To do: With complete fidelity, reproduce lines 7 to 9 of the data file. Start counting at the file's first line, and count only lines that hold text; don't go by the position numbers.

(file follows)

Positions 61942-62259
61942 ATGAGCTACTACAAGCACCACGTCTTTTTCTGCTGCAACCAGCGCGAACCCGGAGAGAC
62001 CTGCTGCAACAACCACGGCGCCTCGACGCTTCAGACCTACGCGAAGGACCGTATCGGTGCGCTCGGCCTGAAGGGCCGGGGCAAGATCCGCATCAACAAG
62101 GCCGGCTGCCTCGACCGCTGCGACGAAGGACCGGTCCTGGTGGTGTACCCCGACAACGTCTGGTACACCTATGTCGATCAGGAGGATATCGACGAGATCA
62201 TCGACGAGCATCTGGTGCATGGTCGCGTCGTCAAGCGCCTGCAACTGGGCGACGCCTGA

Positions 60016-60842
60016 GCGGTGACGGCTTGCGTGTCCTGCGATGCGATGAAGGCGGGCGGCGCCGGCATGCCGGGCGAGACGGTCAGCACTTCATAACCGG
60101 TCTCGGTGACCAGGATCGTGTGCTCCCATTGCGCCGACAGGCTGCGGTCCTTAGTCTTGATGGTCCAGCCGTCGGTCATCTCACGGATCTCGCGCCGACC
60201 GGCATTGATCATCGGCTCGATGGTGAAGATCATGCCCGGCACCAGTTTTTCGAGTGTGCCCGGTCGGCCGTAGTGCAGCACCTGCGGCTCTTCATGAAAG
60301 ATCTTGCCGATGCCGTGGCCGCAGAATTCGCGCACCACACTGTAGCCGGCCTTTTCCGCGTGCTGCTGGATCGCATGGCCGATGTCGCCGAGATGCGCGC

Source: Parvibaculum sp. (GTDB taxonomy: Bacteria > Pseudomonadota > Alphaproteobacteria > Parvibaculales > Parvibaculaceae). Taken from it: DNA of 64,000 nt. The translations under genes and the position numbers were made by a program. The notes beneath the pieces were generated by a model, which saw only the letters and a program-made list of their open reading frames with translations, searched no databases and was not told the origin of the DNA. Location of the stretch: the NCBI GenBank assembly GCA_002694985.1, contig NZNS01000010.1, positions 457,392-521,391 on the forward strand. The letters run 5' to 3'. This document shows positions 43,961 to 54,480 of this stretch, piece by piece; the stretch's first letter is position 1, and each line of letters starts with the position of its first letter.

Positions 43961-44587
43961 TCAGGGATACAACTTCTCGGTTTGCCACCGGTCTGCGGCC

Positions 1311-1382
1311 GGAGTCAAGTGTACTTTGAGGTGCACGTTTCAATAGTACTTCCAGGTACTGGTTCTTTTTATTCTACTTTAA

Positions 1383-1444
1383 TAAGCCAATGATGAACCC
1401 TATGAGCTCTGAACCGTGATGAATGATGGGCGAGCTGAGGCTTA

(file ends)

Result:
60016 GCGGTGACGGCTTGCGTGTCCTGCGATGCGATGAAGGCGGGCGGCGCCGGCATGCCGGGCGAGACGGTCAGCACTTCATAACCGG
60101 TCTCGGTGACCAGGATCGTGTGCTCCCATTGCGCCGACAGGCTGCGGTCCTTAGTCTTGATGGTCCAGCCGTCGGTCATCTCACGGATCTCGCGCCGACC
60201 GGCATTGATCATCGGCTCGATGGTGAAGATCATGCCCGGCACCAGTTTTTCGAGTGTGCCCGGTCGGCCGTAGTGCAGCACCTGCGGCTCTTCATGAAAG